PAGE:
Profiting From the Digital Revolution in Insurance

Profiting From the Digital Revolution in Insurance

Leading insurers realize that digitalization is a force that is touching and reshaping the very core of their business.

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Profiting From the Digital Revolution in Insurance

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The business of property and casualty insurance—assessing risk, collecting premiums and paying claims—hasn’t changed much since 1861, when a group of underwriters sold the first policies to protect London homeowners against losses from fire. Recently, though, the insurance industry has embarked on a radical transformation, one spurred by a series of digital innovations whose widespread adoption is just a few years away.

Seven key technologies have already begun to disrupt the industry—infrastructure and productivity, online sales applications, advanced analytics, machine learning, the Internet of Things, distributed ledger and virtual reality—and their impact will accelerate in the next three to five years, according to research by Bain & Company and Google.

These new technologies will be a boon for consumers, bringing more choice, better service and lower prices. Companies stand to benefit too, especially those that use the digitalization as an opportunity to rethink all their operations, from underwriting to customer service to claims management. We estimate that a prototypical German property and casualty insurer that adopted all seven of the technologies could increase its revenues by up to 28% within five years, reduce claims payouts by as much as 19% and cut policy administration costs by as much as 72%.

Customers now expect their insurers to offer simple, transparent and flexible products and services—all online. In Australia, for example, you can use your smartphone to snap a photo of something you want to insure, such as a bicycle; upload the picture into an app called Trov; and then request a policy for a specific period—say, a month. Trov uses available data about you and your bicycle and, within seconds, comes back with an offer. If you like the terms, you press the “I accept” button, and you’re covered. Claims are also handled online, with a rapid exchange of photos and texts.

But insurers now realize that digitalization means much more than cool and convenient apps for consumers; it is a force that is touching and reshaping the very core of their business.

Consider a car accident that occurs in the near future. Immediately following an incident, software built into the vehicles will assess the damage and notify a towing service, if necessary. Assuming the drivers are not seriously injured, they’ll use their smartphones to record 3D images of the damage and then send the data, together with the electronic address cards of all the involved parties, to their insurance companies.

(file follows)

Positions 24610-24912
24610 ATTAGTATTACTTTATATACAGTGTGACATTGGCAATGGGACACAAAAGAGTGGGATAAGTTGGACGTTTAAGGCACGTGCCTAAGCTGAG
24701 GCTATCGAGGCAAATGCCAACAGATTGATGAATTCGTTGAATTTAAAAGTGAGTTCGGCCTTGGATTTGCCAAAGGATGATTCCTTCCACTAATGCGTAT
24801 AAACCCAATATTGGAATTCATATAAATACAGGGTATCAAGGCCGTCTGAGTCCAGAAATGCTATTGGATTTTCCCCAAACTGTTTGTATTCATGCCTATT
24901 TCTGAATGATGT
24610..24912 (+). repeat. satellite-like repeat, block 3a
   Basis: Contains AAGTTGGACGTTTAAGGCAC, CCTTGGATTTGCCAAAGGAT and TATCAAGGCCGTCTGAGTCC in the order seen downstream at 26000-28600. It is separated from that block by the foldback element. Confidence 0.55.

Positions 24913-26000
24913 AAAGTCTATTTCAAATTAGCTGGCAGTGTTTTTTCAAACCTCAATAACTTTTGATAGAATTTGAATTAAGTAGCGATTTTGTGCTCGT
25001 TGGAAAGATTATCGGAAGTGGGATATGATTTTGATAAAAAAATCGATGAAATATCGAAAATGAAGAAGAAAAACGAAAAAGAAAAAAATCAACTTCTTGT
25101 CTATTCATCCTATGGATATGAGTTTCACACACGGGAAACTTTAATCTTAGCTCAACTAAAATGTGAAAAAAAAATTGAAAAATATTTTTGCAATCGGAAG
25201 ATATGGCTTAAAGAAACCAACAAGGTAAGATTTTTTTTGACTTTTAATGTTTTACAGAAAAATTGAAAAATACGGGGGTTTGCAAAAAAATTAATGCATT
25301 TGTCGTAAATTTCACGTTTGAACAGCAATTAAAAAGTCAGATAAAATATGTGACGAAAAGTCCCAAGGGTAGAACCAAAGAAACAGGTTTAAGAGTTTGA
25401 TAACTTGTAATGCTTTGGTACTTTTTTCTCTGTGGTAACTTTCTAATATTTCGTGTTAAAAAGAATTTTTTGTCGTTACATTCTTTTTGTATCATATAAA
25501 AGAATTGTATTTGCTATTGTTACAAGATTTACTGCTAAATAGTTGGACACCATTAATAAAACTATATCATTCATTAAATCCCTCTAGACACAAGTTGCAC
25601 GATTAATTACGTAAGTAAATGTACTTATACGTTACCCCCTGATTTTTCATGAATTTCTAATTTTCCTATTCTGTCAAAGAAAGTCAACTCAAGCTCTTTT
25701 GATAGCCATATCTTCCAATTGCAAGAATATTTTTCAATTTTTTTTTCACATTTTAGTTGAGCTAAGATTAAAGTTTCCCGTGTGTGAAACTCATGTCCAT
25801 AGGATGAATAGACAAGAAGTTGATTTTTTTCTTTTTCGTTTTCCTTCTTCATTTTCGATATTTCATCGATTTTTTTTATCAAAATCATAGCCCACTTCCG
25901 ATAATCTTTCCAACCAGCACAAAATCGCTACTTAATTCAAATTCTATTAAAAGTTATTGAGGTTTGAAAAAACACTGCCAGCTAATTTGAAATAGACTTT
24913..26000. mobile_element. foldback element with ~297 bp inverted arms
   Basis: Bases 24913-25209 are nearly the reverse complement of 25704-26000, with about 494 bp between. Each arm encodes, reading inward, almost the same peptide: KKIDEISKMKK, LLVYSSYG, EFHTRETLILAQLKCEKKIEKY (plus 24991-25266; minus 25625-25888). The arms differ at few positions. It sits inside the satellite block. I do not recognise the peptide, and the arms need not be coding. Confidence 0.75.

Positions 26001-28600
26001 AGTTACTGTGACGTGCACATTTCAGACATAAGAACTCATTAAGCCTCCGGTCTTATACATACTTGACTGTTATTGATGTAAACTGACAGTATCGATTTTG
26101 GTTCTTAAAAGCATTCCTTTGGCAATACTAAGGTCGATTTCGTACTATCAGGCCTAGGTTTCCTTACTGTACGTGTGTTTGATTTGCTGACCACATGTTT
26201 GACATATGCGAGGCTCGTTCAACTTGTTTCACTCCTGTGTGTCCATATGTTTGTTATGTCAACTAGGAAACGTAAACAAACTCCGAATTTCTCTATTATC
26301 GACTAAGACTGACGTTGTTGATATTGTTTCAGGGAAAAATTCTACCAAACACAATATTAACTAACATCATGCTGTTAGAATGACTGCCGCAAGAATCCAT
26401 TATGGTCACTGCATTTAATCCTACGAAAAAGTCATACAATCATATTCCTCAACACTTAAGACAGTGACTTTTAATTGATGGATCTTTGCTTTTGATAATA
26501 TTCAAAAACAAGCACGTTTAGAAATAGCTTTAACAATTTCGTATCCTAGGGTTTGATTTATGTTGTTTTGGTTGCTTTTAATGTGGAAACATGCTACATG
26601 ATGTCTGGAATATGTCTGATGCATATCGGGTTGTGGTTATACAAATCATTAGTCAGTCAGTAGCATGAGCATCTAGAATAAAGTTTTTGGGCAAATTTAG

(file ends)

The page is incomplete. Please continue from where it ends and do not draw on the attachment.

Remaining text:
In the future, insurers won’t need to dispatch human adjusters to gather facts and evaluate accident damage. Using machine learning, automated advisers will draw on virtual reconstructions of the accident and a wealth of background data. They’ll enter into a digital dialogue with customers and immediately inform them where any damage can best be repaired.

Insurers deciding which digital technologies to pursue can ask themselves a simple, and fundamental, question: Will it enhance the customer’s experience? Putting the customer first is more than a platitude. An improved customer journey—one built on ultra-precise information, greater transparency, more flexibility and simplified interactions—is good for business.

Take the typical experience of a customer calling an insurer today. It’s likely an automated answering service will tell the customer to press buttons 1, 2 or 3 for various options. With machine learning, though, insurers will be able to serve a customer much faster and effectively, without all the button-pushing. The system will instantly analyze the customer’s flow of communications across all channels, including past phone calls, letters, emails and even public social media postings. When the customer starts speaking, the computer can analyze the tone of voice, determining whether the caller is confused or angry or both. Armed with all this information, a virtual agent can assess the customer’s needs and suggest a solution.

Digital technologies will also help with claims prevention, thanks to the Internet of Things. In the future, for example, a sensor will be able to monitor a household’s water consumption patterns, detecting potential leaks and interrupting the flow before the basement is flooded, thus preventing major damage and a costly claim.

Insurers deciding which digital technologies to adopt have learned to focus on those that are most likely to both improve the customer experience and help them differentiate themselves from their competitors. In a rapidly evolving environment, companies are using test-and-learn approaches, rapidly bringing new prototypes to market and continuously improving them. Leading insurers have recognized that they need more than new technologies; they need to establish a digital culture, staffed by trained and motivated employees.

For P&C insurers battling in a fiercely competitive marketplace, digitalization is a multibillion-dollar opportunity. Using digital tools, insurers can lift profits, while delivering new services, lower premiums and an all-around better experience to their customers.

Henrik Naujoks is a partner in Bain & Company’s Zurich office and Florian Mueller is a partner in Bain’s Munich office. Nikos Kotalakidis is the industry leader for insurance at Google Germany.


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